“Investors cannot earn high returns without occasionally bearing great loss. If the investor desires safety, then he or she is doomed to receive low returns.” – William Bernstein
Stocks took it on the chin yesterday. The S&P 500 was down around 1.2%. These days are never fun for investors, but it happens.
I looked the daily returns for the S&P 500 going back to 1950:
Losses occured just shy of 47% of all trading days. Most losses are fairly shallow, but 20% of all daily losses are greater than 1%. And 10% of the total daily moves in the stock market are losses of 1% or more.
So 1 out of every 10 days the market falls at least 1%. This is part of the agreement we have with risk assets. Long-term returns in exchange for short-term risks.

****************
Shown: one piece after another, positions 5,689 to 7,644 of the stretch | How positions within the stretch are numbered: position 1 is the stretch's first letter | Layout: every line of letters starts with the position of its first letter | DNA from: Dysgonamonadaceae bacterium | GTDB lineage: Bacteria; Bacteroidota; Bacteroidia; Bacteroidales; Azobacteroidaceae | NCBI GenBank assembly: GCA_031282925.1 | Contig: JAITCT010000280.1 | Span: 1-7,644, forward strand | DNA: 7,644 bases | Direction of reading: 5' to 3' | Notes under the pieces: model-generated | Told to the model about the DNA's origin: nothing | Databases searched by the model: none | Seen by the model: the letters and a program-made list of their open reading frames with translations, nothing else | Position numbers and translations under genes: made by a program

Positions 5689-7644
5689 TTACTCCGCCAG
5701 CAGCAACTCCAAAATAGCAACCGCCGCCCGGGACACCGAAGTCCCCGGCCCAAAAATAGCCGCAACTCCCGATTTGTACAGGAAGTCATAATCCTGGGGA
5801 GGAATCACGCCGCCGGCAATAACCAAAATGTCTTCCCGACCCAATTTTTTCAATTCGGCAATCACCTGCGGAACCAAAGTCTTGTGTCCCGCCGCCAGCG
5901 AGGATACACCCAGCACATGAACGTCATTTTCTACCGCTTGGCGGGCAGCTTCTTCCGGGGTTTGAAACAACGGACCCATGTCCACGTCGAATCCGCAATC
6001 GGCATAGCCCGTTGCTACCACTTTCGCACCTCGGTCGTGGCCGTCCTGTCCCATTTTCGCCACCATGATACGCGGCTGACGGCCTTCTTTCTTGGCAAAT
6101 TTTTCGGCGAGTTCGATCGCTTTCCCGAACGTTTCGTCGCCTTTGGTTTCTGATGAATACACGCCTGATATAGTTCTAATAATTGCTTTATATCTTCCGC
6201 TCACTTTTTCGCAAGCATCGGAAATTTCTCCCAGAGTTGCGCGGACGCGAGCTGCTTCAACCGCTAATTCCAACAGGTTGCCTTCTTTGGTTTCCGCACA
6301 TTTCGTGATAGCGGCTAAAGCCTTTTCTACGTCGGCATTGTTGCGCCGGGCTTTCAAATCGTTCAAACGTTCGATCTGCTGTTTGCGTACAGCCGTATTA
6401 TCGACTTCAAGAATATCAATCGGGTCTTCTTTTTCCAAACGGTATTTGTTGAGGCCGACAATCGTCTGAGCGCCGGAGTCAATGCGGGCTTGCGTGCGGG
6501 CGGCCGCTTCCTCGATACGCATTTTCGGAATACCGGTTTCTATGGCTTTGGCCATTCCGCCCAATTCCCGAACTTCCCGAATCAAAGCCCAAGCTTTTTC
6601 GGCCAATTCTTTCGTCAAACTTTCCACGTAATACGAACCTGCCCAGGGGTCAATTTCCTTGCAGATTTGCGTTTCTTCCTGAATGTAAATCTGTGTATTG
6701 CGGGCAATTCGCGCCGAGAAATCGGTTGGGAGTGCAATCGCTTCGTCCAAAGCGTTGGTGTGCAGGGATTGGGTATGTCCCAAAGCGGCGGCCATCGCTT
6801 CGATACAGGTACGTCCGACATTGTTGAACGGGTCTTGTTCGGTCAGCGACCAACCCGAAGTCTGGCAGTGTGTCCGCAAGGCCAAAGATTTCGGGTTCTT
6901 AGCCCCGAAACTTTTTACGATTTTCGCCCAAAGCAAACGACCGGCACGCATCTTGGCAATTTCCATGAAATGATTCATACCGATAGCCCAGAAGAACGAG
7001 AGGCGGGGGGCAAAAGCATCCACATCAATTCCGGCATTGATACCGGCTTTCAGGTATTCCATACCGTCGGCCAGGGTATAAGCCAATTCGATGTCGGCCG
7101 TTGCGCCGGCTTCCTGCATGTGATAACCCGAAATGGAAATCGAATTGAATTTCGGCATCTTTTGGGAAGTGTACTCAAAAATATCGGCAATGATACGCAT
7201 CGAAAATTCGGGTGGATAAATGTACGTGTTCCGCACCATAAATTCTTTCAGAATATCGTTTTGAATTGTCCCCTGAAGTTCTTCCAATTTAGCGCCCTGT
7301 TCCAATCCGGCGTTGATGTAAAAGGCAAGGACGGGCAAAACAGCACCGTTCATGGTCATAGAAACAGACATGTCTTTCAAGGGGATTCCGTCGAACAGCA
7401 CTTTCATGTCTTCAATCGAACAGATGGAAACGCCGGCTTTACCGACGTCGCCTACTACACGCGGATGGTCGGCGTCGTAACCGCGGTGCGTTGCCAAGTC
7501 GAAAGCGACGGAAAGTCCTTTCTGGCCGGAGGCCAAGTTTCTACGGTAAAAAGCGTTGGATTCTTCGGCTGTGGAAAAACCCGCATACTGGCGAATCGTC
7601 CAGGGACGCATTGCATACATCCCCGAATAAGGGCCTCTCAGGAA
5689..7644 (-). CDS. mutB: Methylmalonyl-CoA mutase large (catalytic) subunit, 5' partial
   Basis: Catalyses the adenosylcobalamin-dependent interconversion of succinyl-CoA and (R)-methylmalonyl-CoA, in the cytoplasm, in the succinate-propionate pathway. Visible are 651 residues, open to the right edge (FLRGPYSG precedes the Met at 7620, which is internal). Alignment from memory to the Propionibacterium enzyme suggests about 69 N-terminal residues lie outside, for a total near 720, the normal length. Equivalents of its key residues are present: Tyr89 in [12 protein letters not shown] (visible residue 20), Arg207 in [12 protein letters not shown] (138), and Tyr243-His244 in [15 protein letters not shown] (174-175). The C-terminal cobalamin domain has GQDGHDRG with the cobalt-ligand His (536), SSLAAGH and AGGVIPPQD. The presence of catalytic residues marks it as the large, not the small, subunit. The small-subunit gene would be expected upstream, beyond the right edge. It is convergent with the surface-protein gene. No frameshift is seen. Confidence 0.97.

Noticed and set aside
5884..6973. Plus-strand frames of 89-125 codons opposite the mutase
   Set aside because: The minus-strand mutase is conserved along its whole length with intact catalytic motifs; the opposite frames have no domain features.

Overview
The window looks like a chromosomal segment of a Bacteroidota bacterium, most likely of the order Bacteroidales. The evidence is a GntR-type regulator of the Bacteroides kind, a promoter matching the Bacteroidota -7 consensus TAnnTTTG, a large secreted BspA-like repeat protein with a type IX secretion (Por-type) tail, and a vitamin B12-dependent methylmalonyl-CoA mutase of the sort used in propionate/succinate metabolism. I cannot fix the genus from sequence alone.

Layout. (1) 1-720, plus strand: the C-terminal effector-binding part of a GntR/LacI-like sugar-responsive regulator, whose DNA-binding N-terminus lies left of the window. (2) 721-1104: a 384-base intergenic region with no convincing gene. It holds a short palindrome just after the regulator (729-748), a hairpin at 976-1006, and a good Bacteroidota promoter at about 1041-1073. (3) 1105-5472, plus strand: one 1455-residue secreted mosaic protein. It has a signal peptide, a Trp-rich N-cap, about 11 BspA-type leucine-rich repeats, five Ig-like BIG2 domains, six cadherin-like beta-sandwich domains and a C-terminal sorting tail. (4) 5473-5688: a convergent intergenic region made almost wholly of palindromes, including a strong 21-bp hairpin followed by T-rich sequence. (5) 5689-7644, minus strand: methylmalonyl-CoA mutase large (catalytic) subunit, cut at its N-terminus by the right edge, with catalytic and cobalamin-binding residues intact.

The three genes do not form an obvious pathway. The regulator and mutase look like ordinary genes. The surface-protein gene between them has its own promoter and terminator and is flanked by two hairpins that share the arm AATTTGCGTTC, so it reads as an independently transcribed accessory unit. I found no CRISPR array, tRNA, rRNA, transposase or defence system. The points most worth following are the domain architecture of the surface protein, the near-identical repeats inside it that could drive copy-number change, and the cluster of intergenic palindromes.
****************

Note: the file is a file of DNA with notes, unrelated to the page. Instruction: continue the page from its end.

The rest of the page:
You’re doing it wrong if every daily move in the market makes you want to change your allocation to stocks. You have to get used to seeing losses on a regular basis.
I saw quite a few DOW CRASHES 200 POINTS and IS THIS THE START OF A CORRECTION? headlines yesterday.
With stocks near all-time highs you’ll hear even more noise than usual from the media and investors that would like to become famous by calling the top in the market before a crash.
Because bear markets happen every few years, on average, eventually some of these serial forecasters are going to be right.
Predicting that the market is going to go down is like saying Kim Kardashian is going to post a selfie in a bikini on Instagram. It happens more often than people think and when it does everyone on Twitter and in the media goes ballistic looking for the implications (Is it a coincidence that both happened yesterday?).
In the end we will all be better off if we just ignore both of these events.
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